FADE TO GREY

Elle Decoration (South Africa) - - CONTENTS - Text LEIGH ROBERT­SON Pho­to­graphs ELSA YOUNG .

Thanks to in­te­rior de­signer Yvonne O’Brien, Lon­dolozi Lodge’s Gran­ite Pri­vate Suites now epit­o­mise un­der­stated bush chic

Like any­one who’s stepped off the daily grind and im­mersed them­selves in the luxe wilder­ness ex­pe­ri­ence of­fered at Lon­dolozi in the Sabi Sand Game Re­serve – pos­si­bly the most iconic of South Africa’s sa­fari and con­ser­va­tion prop­er­ties – on the bor­der of the Greater Kruger Na­tional Park, in­te­rior de­signer Yvonne O’Brien of The Pri­vate House Com­pany has her fair share of wildlife en­coun­ters to re­lay.

Among the panoply of breath­tak­ing sce­nar­ios that play out in the bush, it can of­ten be those un­her­alded soli­tary mo­ments that re­ally stay with one. For O’Brien, who’s spent a good por­tion of the past 13 years mov­ing be­tween Lon­dolozi’s five camps, de­sign­ing and re­fresh­ing their in­te­ri­ors twice over dur­ing that pe­riod, it’s the sight of ele­phants am­bling to­wards the river in the af­ter­noon, most re­cently when a herd pressed past her room at Gran­ite Pri­vate Suites dur­ing its re­fur­bish­ment. ‘I looked up and there they were,’ she says of an in­stant al­most spir­i­tual in its quiet in­ten­sity.

The ele­phant has been a most fit­ting mo­tif at Gran­ite Pri­vate Suites since the camp was launched at Lon­dolozi some 10 years ago. Echo­ing the reg­u­lar vi­sion of the crea­tures on the banks of the Sand River, to­wards which all three rooms and the ex­pan­sive deck and bar area face, emo­tive black-and-white pho­to­graphs on the walls through­out the camp cap­ture them with touch­ing in­ti­macy. When O’Brien was tasked with re­do­ing the in­te­ri­ors of this Re­lais & Châteaux-listed prop­erty, along with a more ex­ten­sive overhaul of the lodge’s orig­i­nal Varty Camp, built 20 years ago, she had to prac­tise her usual re­straint to en­sure its essence was re­tained.

‘When we redo a camp, we have to watch that we don’t lose what reg­u­lar guests love about it,’ she says. ‘Ev­ery­one has their own favourite look, from the clas­sic colo­nial style and earthy bush tones of Tree Camp and the old-world sil­ver and fur­nish­ings of Pi­o­neer to the sim­ple, clas­sic con­tem­po­rary el­e­gance of Gran­ite.’ In the spirit of sus­tain­abil­ity that un­der­pins the lodge – which is as much its de­sign phi­los­o­phy as its con­ser­va­tion ethos – there’s an em­pha­sis on re­work­ing what’s al­ready there, ‘rather than chuck­ing it out and start­ing it again’, says O’Brien. ‘The el­e­ments are so dif­fer­ent in the bush. You know what will and won’t work.’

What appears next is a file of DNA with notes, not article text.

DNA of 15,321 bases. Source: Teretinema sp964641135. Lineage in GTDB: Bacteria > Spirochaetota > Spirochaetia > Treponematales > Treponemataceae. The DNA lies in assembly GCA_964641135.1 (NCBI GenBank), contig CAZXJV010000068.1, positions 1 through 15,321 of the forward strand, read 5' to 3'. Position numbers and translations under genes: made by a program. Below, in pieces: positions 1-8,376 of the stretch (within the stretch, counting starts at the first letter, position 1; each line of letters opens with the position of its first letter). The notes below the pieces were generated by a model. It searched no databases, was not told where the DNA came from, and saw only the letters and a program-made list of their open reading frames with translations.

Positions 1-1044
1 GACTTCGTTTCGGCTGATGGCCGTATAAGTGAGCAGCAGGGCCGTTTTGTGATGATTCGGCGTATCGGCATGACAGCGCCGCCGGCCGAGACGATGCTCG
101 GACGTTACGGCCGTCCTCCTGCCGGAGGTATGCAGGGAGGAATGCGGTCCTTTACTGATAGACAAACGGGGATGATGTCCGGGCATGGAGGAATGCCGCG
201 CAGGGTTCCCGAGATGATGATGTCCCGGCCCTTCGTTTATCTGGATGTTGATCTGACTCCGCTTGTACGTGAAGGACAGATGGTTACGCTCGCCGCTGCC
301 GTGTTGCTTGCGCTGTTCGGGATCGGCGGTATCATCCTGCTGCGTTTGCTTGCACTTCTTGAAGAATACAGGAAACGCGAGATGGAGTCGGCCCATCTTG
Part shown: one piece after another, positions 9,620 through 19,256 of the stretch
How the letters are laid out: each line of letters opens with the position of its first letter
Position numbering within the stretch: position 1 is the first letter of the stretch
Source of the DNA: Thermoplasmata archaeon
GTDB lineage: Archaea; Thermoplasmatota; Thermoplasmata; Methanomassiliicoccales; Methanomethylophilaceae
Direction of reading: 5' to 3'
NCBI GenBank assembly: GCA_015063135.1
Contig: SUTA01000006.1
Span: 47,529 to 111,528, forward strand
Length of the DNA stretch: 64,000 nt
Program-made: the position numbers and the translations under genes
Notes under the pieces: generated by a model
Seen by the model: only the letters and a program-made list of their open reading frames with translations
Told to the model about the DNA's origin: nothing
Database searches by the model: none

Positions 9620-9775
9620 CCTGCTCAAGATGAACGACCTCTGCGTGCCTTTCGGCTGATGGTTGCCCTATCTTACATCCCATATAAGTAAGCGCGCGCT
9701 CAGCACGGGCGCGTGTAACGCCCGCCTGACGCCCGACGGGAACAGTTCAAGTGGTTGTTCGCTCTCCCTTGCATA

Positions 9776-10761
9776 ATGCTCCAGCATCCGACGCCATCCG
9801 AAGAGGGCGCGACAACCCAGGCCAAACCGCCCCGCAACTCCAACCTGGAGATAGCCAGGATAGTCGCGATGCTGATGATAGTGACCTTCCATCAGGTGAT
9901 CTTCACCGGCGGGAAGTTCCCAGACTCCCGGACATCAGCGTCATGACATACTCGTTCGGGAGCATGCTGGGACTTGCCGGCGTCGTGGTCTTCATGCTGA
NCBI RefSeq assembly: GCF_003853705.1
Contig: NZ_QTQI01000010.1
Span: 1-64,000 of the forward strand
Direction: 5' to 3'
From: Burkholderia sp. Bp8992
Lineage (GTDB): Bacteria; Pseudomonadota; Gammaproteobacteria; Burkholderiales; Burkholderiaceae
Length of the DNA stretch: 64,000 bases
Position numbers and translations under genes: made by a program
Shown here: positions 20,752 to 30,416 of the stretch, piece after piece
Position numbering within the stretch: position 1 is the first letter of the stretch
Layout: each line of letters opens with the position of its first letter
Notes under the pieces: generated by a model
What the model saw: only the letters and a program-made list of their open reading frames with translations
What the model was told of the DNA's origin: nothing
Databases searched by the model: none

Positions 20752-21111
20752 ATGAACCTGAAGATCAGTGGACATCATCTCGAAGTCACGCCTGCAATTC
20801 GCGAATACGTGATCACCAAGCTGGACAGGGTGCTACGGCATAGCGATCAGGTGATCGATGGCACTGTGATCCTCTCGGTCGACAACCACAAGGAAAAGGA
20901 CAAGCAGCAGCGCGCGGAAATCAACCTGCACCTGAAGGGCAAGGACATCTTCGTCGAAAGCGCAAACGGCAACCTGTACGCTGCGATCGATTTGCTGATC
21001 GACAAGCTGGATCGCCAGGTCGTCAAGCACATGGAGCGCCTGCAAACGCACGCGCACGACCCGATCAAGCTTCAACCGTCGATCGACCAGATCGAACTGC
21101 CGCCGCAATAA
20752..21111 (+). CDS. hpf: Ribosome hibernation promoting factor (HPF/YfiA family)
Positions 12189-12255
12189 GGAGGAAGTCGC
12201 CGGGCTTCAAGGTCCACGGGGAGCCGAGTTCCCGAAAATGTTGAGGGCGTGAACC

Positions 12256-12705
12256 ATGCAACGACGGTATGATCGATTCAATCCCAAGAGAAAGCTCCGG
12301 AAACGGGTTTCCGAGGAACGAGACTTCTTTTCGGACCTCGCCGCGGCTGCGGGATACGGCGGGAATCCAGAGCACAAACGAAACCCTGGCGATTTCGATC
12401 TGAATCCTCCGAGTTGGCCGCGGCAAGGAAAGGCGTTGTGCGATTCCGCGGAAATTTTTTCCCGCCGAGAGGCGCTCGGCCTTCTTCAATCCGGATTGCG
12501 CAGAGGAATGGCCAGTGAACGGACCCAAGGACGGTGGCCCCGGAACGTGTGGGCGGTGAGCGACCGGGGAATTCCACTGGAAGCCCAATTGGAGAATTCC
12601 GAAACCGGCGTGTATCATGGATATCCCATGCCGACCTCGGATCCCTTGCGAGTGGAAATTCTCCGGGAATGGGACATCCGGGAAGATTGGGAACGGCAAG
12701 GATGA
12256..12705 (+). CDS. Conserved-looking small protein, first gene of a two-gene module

Gran­ite’s un­veil­ing re­veals less a de­par­ture from its orig­i­nal style than a par­ing back of ex­tra­ne­ous fea­tures to give it ‘a cleaner, more re­fined look. It’s less busy, more un­der­stated now,’ notes O’Brien. Her start­ing point was Ard­more’s quirky Na­rina wall­pa­per for Cole & Son, its soft, geo­met­ric pat­tern in­spired by the stylised feath­ers of the Na­rina tro­gon bird. ‘It’s smart, but has a strong African feel,’ she says. ‘That was my back­drop. Ev­ery­thing else could be neu­tral.’ In her sig­na­ture style, the de­signer’s lay­ered the spa­ces in mul­ti­ple tones of grey, from washed-out hues to moody char­coals, re­flect­ing the gran­ite rocks that flank the camp and adding to the per­va­sive sense of un­der­stated lux­ury.

For Gran­ite’s main deck and chic sunken cock­tail lounge, O’Brien says she was briefed to in­fuse it with a hint of Greek Is­land-style el­e­gance and sim­plic­ity, ‘al­though the re­sult is still very much re­fined bush lodge’, she smiles. It is, in­deed, an area no­table for its seren­ity, where one might while away the hours with a pair of binoc­u­lars in hand, wait­ing for the ele­phants to ar­rive.

A lounger be­side the plunge pool over­look­ing hectares of bush stretch­ing be­yond the river might be a fit­ting place to set­tle down with fourth-gen­er­a­tion Lon­dolozi cus­to­dian Boyd Varty’s book, Cathe­dral of the Wild, in which he talks about the con­nec­tions that are made in na­ture and the restora­tion of self that in­evitably oc­curs. ‘We get to see the most beau­ti­ful parts of our­selves re­flected back at us,’ he writes. ‘It’s not only through other peo­ple that we get to ex­pe­ri­ence our hu­man­ity, but through all the crea­tures on this planet.’

this spread There’s a distinct tac­til­ity to the in­te­ri­ors at the re­fur­bished Gran­ite Pri­vate Suites, from nat­u­ral stone and tim­ber to leather and heav­ily tex­tured wo­ven tex­tiles. The oc­ca­sional chairs are from La Grange In­te­ri­ors, the cof­fee ta­ble from The Pri­vate House Com­pany and the round ta­ble (in fore­ground) from Wey­landts.

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